While chapter 40 warns against grumbling (or murmuring), this chapter asks the community leader to ‘regulate and arrange all matters’ (including mealtimes) so that justified (or reasonable) grumbling does not occur. In chapter 40 the grumbling around no wine in the community was viewed as not reasonable by Benedict (even though he compromised). Chapter 41 freely accepts the reality of reasonable grumbling.
And so it is in our lives. Sometimes the grumbling may be showing us what we are unnecessarily attached to, other times the grumbling is about self-love. Some things can be just plain unreasonable. So much of the spiritual life is about maturing in the art of discernment, of sensing where a grumble is coming from. This takes practice. Self-love, allowing God to love us, can shed much light on what motivates us and what we avoid. Our meditation practice is as much about growing in this self-love as is it about growing in love of the other.
The essence of this chapter is contained in the sentence
He [or she, the community leader] must arrange and manage everything in such a way that souls may be saved and that the brothers [and sisters] do what they have to do without having cause to grumble.
The community leader here is asked to obey the community as it reasonably grumbles. Obedience is all about the ability to listen with love and to respond to this listening in creative, loving ways. This is the role of the community leader. Compassionate leadership is paramount here. Without compassion reasonable grumbling may not be noticed or even dismissed.
In this chapter flexibility born of compassion is encouraged. Mealtimes, prayer times, and seasons are all used as practical examples of this compassionate flexibility.
This chapter can prompt another question: what about the unreasonable grumblings of a community member which at that moment, because of that person’s circumstances, are accepted by the community leadership? At one level, this could be seen as favouritism or at least leadership that is inconsistent from person to person. The Rule, however, encourages spiritual leadership that is about loving each person and their unique journey into God. Sometimes grumbling could be the manifestation of someone experiencing their resistances to growing in life and love. Wise leadership would see this and realise that the grumbling could actually be a sign of growth stirring in the person. Treating this type of grumble insensitively may actually help create ego stubbornness around growth.
Benedict is keen for the community leader to preserve (through compassionate and discerning flexibility) what could be called the ‘saving dynamic’ operative in any healthy enough community. Justified grumbling can be an indicator that the dynamic may be somehow under threat.
This is the bottom line for the leader and the community: that souls may be saved. What could ‘be saved’ here mean? Within Christianity there is a kind of yes/no dynamic to salvation. Yes we are saved thanks to the death and resurrection of Jesus, saved from the fear of death, from living a life build on the illusion of death as separation from God. And no – we are not yet saved in the sense that the word salvation is used to describe the ongoing healing, transformation and integration that Christian discipleship involves. Salvation is both a noun and a verb.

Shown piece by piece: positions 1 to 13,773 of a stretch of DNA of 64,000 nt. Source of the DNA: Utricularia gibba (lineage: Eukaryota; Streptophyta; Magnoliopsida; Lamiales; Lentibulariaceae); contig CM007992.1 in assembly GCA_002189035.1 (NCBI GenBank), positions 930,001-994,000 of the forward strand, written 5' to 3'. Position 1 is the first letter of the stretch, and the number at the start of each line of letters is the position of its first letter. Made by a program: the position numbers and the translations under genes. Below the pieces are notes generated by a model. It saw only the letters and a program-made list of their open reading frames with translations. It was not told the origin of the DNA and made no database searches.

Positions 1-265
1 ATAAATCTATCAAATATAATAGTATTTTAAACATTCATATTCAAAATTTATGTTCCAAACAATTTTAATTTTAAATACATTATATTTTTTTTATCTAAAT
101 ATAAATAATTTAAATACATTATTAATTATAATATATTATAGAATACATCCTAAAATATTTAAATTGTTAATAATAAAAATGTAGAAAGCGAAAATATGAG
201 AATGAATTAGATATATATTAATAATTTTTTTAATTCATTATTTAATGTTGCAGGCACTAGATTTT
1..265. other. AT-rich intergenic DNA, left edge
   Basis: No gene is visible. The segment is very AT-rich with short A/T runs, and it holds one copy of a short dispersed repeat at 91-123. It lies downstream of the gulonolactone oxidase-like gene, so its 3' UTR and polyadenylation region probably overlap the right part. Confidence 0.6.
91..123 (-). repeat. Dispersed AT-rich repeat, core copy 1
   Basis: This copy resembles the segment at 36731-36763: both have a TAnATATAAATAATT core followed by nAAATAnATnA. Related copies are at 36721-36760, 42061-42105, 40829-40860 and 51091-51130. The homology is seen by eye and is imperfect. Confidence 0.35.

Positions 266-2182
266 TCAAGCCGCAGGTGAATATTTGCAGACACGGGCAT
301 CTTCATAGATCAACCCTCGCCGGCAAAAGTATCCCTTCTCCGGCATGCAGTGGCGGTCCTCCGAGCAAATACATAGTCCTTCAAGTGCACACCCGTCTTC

The saving dynamic is something operative in and through community relations of trust, compassion and vulnerability. The dynamic fosters a growing awareness of the presence of God and the ways in which this presence, within the person and community, is working for the ongoing salvation of all. This involves mutual participation. The dynamic is not reliant on one person (the leader) for its existence within the community. All are responsible for the nurturing of this dynamic in and through their relations with each other and their personal response to this dynamic. When this dynamic is active the community itself becomes a kind of ‘sweet spot’ for healing and healthy change both communally and personally. The community leader is the discerner of this presence/dynamic, and is the one to shape present circumstance (while respecting individual freedom) to be sympathetic to, and resonate with, this dynamic.
Grumbling (both reasonable and unreasonable), together with this saving dynamic, can be present wherever community grows. In families, in relationships, in the workplace – wherever people come together and include, in some way, the reality of compassion and love. Leadership in this case is about learning to serve this saving dynamic. It is not about operating out of an egocentric need to control. Leadership informed by the Rule is comfortable enough with a vulnerability that allows the responsibility for a community’s life and growth to be owned by everyone.
This leadership can be seen when a parent lets a child choose their own clothing for the day (no matter how ‘unusual’ the choice may be), when a wife lovingly accepts the mistake that her husband is about to make, or when a manager accepts the ‘less efficient’ way that employees have chosen to do something (in the interests of workplace harmony).